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Bits: Taking the Temperature Inside the (Feverish) Cloud

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IBM’s Watson robot in Barcelona in February. At conferences this fall, tech giants are defining themselves by naming their closest competitor. Few mention IBM. Credit Lluis Gene/Agence France-Presse — Getty Images

SAN FRANCISCO — Autumn is a good time to see what is happening next in the $ 3 trillion business technology market. In particular, it’s a good time to check out what’s new in corporate paranoia.

This time of year, San Francisco’s streets are blocked off so companies like Oracle and Salesforce can bring in thousands of customers for several days of presentations, coffee and performances by Milli Vanilli-era pop stars. In the next few days, Salesforce expects to host 171,000 people, enough that even seedy hotels in the Tenderloin neighborhood cost $ 600 a night.

At conferences here, or in Atlanta, where last week Microsoft gathered 23,000 people, companies state their visions on the current and future state of tech.

These talks are, as they say, buzzword compliant, with the companies praising their capabilities in cloud computing, machine learning and artificial intelligence. They are renting computers in remote data centers over the internet and using the tremendous amounts of data we are now collecting from computers, phones and sensors to analyze and predict how to make and sell more stuff.

The best part of these talks isn’t viewing the technology, it’s listening to each sponsoring company brag about how much better it is than its competitors. Each presents number-rich charts to prove it.

Who a company names as its enemy and how it measures its relative greatness says a lot about how the company sees its own strengths and the overall stakes in the competition for the world’s computing.

For Oracle’s chief executive, Lawrence J. Ellison, who used to slam Microsoft or Salesforce at these events, the main antagonist is now Amazon, which has led the migration of business technology to internet-based cloud computing.

“Amazon’s lead is over,” Mr. Ellison told his audience in September. “We’re aggressively moving.” Using select data, he described Oracle as better in speed, security and, most important, price. “If you’re not willing to pay less, you can’t place the order,” he said.

For Microsoft, which has spent tens of billions of dollars building its global cloud computing system, the most important factor is not money — rather, it’s focused on size, resources and its track record.

“The only comparison to our depth and breadth is Google,” Satya Nadella, Microsoft’s chief executive, said in an interview after his Atlanta keynote.

On Thursday, Marc Benioff, chief executive of Salesforce, went on Twitter to cheer efforts by the European Union to look into antitrust concerns surrounding Microsoft’s $ 26 billion purchase of LinkedIn. Salesforce is scrambling to acquire both data and analysis resources.

Also on Thursday, Google held a coming-out event for its corporate computing effort, called Google Cloud, with a Google-level array of dizzying statistics about its scale and size. The company has had 339 product releases since January, and it has 10,000 engineers working on corporate computing.

The company even showed a photograph of its undersea cable to Japan, which is 9,000 kilometers long and capable of sending 60 terabytes of information a second (one terabyte is roughly the size of 500 hours of video).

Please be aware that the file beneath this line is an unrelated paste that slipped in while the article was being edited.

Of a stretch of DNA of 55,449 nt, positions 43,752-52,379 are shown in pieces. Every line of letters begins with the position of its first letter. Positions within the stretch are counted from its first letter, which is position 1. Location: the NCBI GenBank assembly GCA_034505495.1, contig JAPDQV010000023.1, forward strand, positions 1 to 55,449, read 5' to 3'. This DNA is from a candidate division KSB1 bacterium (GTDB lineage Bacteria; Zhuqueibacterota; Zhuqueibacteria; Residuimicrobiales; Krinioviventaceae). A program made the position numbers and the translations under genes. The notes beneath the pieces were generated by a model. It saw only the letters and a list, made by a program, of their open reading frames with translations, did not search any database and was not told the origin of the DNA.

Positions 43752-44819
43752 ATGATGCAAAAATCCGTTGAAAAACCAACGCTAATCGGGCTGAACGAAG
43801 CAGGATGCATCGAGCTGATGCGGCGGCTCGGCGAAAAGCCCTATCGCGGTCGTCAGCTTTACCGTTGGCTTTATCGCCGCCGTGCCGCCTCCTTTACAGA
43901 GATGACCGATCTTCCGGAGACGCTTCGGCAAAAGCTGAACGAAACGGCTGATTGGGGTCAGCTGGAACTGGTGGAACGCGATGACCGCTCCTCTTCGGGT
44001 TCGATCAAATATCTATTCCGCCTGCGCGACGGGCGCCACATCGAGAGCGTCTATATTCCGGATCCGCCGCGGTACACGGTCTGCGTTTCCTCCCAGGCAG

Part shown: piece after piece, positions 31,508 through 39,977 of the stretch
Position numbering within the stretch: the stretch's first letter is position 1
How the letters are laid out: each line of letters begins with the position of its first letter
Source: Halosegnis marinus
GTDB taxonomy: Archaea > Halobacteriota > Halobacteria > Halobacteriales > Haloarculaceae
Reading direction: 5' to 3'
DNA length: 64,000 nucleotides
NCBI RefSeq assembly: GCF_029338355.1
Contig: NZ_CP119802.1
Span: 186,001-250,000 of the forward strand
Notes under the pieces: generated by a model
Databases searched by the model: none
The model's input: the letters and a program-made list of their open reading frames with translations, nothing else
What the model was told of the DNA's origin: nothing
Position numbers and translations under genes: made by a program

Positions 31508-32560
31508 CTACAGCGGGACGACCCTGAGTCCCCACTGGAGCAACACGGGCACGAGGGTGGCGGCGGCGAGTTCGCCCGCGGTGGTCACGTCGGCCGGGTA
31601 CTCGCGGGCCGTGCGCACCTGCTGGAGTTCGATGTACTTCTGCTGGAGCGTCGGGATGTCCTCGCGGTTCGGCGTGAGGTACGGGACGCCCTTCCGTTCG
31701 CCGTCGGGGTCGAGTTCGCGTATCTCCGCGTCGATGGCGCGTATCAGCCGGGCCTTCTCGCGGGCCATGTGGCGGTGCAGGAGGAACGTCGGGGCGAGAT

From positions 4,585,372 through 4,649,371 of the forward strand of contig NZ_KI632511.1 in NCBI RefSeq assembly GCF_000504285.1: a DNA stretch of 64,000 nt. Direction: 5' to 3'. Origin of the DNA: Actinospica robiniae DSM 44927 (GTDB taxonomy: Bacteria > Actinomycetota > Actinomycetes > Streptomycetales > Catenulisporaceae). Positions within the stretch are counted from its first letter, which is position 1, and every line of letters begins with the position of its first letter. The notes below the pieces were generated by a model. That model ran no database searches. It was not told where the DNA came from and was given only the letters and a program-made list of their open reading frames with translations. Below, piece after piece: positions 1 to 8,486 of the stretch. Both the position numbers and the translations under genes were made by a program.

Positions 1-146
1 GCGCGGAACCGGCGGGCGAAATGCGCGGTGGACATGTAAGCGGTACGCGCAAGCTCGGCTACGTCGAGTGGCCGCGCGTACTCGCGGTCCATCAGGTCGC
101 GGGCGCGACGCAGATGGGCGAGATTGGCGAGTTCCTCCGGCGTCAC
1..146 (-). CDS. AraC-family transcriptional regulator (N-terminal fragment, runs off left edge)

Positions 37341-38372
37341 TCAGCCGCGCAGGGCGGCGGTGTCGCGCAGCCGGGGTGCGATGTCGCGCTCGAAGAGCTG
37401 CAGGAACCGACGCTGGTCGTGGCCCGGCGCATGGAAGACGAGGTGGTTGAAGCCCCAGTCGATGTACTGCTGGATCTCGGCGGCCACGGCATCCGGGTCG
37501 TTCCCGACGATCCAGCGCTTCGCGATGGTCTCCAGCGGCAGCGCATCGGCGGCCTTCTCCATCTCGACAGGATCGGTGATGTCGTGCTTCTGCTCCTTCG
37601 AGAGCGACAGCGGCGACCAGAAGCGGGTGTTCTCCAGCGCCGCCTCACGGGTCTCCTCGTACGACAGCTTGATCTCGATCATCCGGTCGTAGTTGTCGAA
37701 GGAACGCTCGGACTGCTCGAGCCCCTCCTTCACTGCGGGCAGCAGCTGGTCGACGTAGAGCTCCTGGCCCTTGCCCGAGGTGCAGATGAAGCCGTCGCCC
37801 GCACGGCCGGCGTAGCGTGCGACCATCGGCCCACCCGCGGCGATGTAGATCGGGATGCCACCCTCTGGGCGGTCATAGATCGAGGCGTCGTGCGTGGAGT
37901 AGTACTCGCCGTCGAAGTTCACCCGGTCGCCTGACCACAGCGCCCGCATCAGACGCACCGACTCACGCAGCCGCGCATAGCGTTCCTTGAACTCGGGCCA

Alphabet, the parent company of Google Cloud, has a capital expenditure of $ 9.9 billion a year, said Urs Hölzle, Google Cloud’s senior vice president. Almost all of that consists of various forms of computing infrastructure. “That is just shy of Amazon and Microsoft put together,” he said.

Mr. Hölzle said data that would take Amazon eight hours to sift could take six minutes on Google. In one case, analysis on Google was 29 times as fast as on Amazon Web Services, he said.

The velocity itself is the crucial metric, Mr. Hölzle said in a separate interview, and he said it would decimate most of today’s contenders.

“This is like Android versus the iPhone in 2008,” he said, evoking a comparison with Apple. “There were older phones, the BlackBerry. Android managed to be relevant even though the first versions weren’t great. It wasn’t that it was free, or it had maps — it was the velocity that it changed.”

Five years from now, Mr. Hölzle said, the biggest clouds will look as different to us as today’s smartphones seem from the phones of 2008. Last week BlackBerry, the business phone darling of the old era, stopped making a phone, and hardly anyone noticed.

At times these corporate comparisons can feel like a vicious version of Lake Wobegon; everyone is superior to the point of annihilating the other guy.

The sole exception to industry enemy-naming is Amazon. At last year’s meeting it cited a couple of specific products from IBM and Oracle. But with revenue expected to hit $ 11 billion this year, it is the undisputed cloud leader. For Amazon, naming anyone else would be like anointing them.

But what fun is competition when you have nothing to beat? Amazon’s designated foe is all of the past, and the 95 percent of old-style corporate computing it still has to take to the cloud. The IBM and Oracle products it named were from that old world.

“In the next five years, we’ll see the vast majority of enterprises doing what our forward-looking enterprise customers are doing now,” said Ariel Kelman, the vice president of worldwide marketing at Amazon Web Services. He named Intuit and Netflix among these pioneers.

Since Amazon owns the transformation, it figures, the enemy is a failure to transform.

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